Diversification is often seen as a growth strategy: When times are great and remodeling firms are looking for a way to exponentially increase volume, offering more services and adding employees is a natural choice. But remodeling companies who are already diverse in their offerings seem poised to better weather the current downturn.
“Remodeling activity has been strong in our area for those companies who already are or are becoming more diverse,” says Allan Terhune Sr., president and owner of ATCO ENT Inc. in Beechwood, N.J., No. 474 on this year’s list. “It’s definitely been better than new construction in our area.”
Terhune says that with the drop-off in new home sales and construction throughout the Northeast, customers want to stay in their homes longer and are often undertaking larger, more complex jobs such as room additions and even whole-house remodels. “The specialty firms in our area have to compete on price only. Companies that offer soup-to-nuts service are poised for a stronger presence.”
Terhune says the strongest segment of his business has been with higher-end clients. “They usually want more than just their siding redone. They usually add a few other things to the job as well.”
In markets suffering through slower sales and lowered prices, many remodelers say they still have plenty of potential jobs out there, but those jobs may be harder to get. “People are looking more carefully at remodeling jobs, and price is not the only factor like it may have been a couple years ago. Value is the big word now—both in terms of what the job will bring to the home and what kind of experience you can provide to the customer,” says Terhune.
Josh Baker, president of Bowa Builders (No. 22) in McLean, Va., agrees. “The jobs are still there, but clients are always becoming better educated and more value-focused. Clients are just more careful with their money in times like this.”
Baker also sees an opportunity in the current downturn: “It’s always a challenge to find and keep the right people, but now’s the time to be aligning teams of the best suppliers, trades, engineers, designers, and whoever else you can to deliver an enjoyable experience for the client and add value to a home. It’s what times like these are all about.”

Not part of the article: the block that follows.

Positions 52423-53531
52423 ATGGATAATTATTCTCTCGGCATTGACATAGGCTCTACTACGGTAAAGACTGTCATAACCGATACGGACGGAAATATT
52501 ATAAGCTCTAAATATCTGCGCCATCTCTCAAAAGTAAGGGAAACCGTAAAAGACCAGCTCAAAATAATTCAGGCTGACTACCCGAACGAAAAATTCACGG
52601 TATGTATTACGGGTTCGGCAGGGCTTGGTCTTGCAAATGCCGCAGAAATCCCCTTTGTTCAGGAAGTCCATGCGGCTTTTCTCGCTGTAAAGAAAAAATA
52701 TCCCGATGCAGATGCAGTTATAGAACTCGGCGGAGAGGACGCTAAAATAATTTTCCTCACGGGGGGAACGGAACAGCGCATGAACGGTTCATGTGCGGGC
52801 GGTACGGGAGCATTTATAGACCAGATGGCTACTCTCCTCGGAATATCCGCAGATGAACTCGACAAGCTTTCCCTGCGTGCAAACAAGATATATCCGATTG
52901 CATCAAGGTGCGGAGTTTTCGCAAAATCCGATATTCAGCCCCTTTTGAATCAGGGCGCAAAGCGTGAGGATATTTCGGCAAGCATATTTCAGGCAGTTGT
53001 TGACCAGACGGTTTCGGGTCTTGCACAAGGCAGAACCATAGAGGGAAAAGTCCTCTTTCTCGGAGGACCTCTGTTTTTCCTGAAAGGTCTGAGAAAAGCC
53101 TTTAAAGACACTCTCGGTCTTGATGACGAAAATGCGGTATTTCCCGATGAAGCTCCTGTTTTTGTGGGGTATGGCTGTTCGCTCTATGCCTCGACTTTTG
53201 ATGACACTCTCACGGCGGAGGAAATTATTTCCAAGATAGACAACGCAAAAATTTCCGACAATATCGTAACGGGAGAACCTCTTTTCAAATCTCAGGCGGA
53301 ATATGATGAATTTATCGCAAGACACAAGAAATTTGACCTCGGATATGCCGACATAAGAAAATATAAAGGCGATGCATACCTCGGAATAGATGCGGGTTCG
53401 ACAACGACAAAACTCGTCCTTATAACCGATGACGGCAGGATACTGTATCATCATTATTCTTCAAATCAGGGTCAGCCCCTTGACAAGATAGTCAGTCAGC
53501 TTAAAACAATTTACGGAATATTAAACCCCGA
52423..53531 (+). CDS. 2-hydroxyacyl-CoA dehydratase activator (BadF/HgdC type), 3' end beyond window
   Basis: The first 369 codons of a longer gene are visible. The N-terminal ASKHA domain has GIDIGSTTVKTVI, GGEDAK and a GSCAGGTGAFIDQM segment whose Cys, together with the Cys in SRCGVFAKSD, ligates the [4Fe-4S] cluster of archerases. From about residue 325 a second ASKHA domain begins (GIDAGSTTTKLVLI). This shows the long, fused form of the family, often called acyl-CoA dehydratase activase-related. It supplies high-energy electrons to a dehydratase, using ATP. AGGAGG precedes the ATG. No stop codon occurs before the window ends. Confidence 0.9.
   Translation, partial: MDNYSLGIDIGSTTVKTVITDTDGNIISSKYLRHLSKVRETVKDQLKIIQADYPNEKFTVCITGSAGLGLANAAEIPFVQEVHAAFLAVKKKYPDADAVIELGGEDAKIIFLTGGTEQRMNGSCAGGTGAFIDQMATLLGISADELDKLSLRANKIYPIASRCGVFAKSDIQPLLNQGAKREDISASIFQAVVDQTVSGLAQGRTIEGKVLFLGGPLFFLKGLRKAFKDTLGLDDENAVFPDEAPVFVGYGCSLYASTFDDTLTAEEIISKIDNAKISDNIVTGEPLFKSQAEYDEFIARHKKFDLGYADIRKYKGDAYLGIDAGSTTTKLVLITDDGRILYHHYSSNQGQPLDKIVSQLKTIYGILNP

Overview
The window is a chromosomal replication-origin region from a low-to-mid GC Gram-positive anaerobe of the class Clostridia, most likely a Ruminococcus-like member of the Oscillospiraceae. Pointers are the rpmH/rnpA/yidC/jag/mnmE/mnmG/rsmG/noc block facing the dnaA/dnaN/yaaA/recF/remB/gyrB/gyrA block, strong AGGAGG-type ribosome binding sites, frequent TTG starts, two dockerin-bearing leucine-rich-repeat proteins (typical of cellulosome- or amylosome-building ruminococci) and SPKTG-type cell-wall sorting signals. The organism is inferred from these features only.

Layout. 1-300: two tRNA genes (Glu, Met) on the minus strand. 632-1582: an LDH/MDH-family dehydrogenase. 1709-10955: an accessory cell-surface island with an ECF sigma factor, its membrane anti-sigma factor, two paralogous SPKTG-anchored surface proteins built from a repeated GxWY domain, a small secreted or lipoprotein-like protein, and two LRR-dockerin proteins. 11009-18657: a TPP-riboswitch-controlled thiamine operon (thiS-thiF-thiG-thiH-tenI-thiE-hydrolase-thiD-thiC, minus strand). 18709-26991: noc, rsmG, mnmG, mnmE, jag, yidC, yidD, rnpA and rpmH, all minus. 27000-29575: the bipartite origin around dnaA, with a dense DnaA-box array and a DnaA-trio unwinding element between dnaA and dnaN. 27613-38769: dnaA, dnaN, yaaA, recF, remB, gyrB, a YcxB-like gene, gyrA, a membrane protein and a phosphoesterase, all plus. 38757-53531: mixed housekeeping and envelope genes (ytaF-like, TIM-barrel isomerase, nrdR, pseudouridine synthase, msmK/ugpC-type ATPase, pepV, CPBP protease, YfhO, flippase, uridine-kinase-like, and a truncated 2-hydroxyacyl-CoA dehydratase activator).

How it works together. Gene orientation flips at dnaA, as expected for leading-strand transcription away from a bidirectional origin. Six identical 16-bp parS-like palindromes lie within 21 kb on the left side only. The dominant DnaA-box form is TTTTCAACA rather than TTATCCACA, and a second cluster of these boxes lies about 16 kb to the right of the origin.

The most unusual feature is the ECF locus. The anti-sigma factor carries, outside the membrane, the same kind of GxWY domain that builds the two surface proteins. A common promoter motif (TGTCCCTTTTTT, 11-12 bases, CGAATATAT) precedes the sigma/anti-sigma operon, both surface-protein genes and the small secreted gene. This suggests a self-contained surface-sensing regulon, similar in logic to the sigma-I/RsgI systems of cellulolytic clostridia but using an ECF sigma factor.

The slowdown has also begun to affect the normally robust California construction market. Dennis Allen, LEED AP and president of Allen Associates (No. 66) of Santa Barbara, says things have slowed down a bit in his region. “It held strong until the beginning of . We [didn’t] hit our projected numbers, but we should still hold to what we did [in 2006]—which was our best year ever,” he says.
Allen says what has helped his company remain strong when others are faltering are his green offerings. As a LEED-accredited professional, Allen incorporates a lot of ecological and energy-saving features into his remodels and has occupied the green niche in his market for 30 years.
“Green has helped us weather the storm better than some other companies,” says Allen. “It really helps in our marketing efforts as we get called upon to help with public presentations about green building, as sources for magazine articles and as members of some pretty high-profile projects. It gives us tremendous credibility with the community and is far less expensive than traditional marketing.”
Terhune agrees that green is an increasingly important aspect of remodeling, and contractors can capitalize on public demand for earth-friendly and money-saving building products and strategies. “There’s definitely an opportunity in offering energy-saving upgrades like low-E windows and upgraded insulation. Even if the client isn’t necessarily looking at their remodel from an ecological perspective, almost everyone loves the economical benefits of lower energy bills,” says Terhune.
Allen also sees further opportunities in growing the green component of his business. Even now, as many companies are cutting back on marketing budgets or outside training for their employees, Allen is investing in overhauling his entire sales program. “We’re working with outside consultants and investing a lot of time and resources in setting up a more proactive sales program,” he says. “We’re learning new skills, training new people, and trying to set up a more streamlined, systematic approach in order to incorporate green into our sales processes.”
Allen is also among the first group of remodelers to become active in the new LEED (Leadership in Energy and Environmental Design) for Homes program, which provides a roadmap for incorporating green features into building renovations. He says it not only helps his company plan and implement cost-effective green strategies into his projects, but garners his firm a lot of attention and public goodwill. “I’d encourage every remodeler to move as rapidly and responsibly toward green as they can. It’s just a great opportunity today,” says Terhune.
Terhune sees the challenges of the past months as really just another set of opportunities. While he says that every good remodeler is always striving to keep overhead and materials costs under control, and finding and retaining good employees is always difficult, times like these have forced his company to truly focus on these aspects.
“We’ve been working hard to forge good relationships with vendors, suppliers, financiers, and our trades, and we’ve expanded our benefits packages to attract and keep the best of the available workforce,” says Terhune. “More than just shoring our business up for hard times, it’s those things that will really help us grow and remain even stronger when things turn around.”
Rob Fanjoy is a full-time freelancer contributing to various trade and consumer publications related to the construction industry.
|Roll the dice.||10%|
|Test the waters.||37.5%|
|Yes, this time.||32.5%|